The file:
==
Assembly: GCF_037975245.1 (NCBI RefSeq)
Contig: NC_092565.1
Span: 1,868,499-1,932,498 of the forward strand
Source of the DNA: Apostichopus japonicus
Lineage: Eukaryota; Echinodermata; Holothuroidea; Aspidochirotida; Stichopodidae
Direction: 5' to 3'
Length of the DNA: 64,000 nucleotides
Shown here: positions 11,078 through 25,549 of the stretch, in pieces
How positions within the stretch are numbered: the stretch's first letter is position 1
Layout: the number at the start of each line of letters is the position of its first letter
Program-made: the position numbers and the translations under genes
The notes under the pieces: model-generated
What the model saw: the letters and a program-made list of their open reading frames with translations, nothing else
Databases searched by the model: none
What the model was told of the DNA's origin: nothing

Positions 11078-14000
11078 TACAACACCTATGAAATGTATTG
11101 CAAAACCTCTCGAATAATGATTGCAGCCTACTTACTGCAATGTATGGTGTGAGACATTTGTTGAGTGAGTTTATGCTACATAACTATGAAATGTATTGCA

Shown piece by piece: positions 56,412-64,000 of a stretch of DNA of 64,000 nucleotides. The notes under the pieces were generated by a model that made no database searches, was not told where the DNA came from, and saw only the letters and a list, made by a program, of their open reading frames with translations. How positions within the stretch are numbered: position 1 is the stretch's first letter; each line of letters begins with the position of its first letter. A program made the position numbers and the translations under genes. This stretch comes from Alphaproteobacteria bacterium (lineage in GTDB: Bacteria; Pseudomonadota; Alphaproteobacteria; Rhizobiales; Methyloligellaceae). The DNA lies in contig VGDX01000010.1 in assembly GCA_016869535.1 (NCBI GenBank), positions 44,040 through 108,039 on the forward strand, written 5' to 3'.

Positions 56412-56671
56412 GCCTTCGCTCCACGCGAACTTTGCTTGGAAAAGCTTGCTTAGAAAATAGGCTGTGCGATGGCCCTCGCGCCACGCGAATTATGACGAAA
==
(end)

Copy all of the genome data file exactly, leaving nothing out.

Assembly: GCF_037975245.1 (NCBI RefSeq)
Contig: NC_092565.1
Span: 1,868,499-1,932,498 of the forward strand
Source of the DNA: Apostichopus japonicus
Lineage: Eukaryota; Echinodermata; Holothuroidea; Aspidochirotida; Stichopodidae
Direction: 5' to 3'
Length of the DNA: 64,000 nucleotides
Shown here: positions 11,078 through 25,549 of the stretch, in pieces
How positions within the stretch are numbered: the stretch's first letter is position 1
Layout: the number at the start of each line of letters is the position of its first letter
Program-made: the position numbers and the translations under genes
The notes under the pieces: model-generated
What the model saw: the letters and a program-made list of their open reading frames with translations, nothing else
Databases searched by the model: none
What the model was told of the DNA's origin: nothing

Positions 11078-14000
11078 TACAACACCTATGAAATGTATTG
11101 CAAAACCTCTCGAATAATGATTGCAGCCTACTTACTGCAATGTATGGTGTGAGACATTTGTTGAGTGAGTTTATGCTACATAACTATGAAATGTATTGCA

Shown piece by piece: positions 56,412-64,000 of a stretch of DNA of 64,000 nucleotides. The notes under the pieces were generated by a model that made no database searches, was not told where the DNA came from, and saw only the letters and a list, made by a program, of their open reading frames with translations. How positions within the stretch are numbered: position 1 is the stretch's first letter; each line of letters begins with the position of its first letter. A program made the position numbers and the translations under genes. This stretch comes from Alphaproteobacteria bacterium (lineage in GTDB: Bacteria; Pseudomonadota; Alphaproteobacteria; Rhizobiales; Methyloligellaceae). The DNA lies in contig VGDX01000010.1 in assembly GCA_016869535.1 (NCBI GenBank), positions 44,040 through 108,039 on the forward strand, written 5' to 3'.

Positions 56412-56671
56412 GCCTTCGCTCCACGCGAACTTTGCTTGGAAAAGCTTGCTTAGAAAATAGGCTGTGCGATGGCCCTCGCGCCACGCGAATTATGACGAAA